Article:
. However, after the addition of 5% GOFP + 0.4% SNP mixture in the base mud, the permeability of cake was drastically reduced from 1.02 × 10–3 to 0.117 × 10–3 mD. This plugging tendency of SNP-GOFP mixture in the drilling mud would be reduced the invasion of any solid and liquid particle into the permeable formations during the drilling operation.

Table 4 Cake permeability for water-based mud formulated after hot rolling of mud samples at 100 °C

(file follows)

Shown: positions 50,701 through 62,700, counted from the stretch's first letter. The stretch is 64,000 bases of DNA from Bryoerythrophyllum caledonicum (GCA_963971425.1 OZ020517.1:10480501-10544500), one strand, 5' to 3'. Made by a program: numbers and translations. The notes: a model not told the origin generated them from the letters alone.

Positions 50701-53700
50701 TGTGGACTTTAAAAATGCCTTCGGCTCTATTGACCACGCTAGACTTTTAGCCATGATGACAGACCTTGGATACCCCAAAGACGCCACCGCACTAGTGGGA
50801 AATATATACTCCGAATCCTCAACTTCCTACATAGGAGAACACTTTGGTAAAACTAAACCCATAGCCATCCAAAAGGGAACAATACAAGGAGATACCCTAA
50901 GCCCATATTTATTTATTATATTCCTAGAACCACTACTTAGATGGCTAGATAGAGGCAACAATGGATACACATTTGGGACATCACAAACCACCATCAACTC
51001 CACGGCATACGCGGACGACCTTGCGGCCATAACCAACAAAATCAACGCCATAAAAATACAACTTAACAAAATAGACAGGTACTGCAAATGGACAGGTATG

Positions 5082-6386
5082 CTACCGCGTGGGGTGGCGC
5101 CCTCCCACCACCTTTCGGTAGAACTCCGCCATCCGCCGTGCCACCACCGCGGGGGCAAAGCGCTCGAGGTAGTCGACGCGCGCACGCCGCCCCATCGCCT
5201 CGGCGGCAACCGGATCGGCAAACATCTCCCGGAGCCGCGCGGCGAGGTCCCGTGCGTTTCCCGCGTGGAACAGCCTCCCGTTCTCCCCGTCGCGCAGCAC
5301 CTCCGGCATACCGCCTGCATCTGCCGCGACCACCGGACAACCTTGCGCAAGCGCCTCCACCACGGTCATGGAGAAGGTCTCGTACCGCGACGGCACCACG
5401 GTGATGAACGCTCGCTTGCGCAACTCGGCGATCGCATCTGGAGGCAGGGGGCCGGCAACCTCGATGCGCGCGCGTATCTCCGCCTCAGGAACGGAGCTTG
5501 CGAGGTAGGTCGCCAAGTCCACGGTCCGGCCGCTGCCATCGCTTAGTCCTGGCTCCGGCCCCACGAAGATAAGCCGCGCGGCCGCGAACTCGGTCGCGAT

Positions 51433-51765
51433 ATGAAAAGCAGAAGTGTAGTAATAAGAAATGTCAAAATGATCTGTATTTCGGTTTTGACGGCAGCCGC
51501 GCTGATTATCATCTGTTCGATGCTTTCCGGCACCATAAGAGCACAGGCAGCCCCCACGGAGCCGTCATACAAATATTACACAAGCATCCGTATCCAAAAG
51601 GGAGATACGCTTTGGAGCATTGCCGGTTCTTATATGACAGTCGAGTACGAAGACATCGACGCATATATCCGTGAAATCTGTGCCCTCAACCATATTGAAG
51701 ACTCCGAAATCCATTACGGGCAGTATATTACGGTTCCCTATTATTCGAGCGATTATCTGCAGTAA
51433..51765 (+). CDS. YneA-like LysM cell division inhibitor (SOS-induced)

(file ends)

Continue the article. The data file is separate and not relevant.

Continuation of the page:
Cost analysis

Grewia optiva fibre is an agro plant and easily available in nature. It is more cost effective and environment friendly than the conventional fluid loss control additives, e.g., CMC-LVG and PAC-LVG. The cost of different fluid loss control (Table 5).

Table 5 Cost of fluid loss control material

Conclusion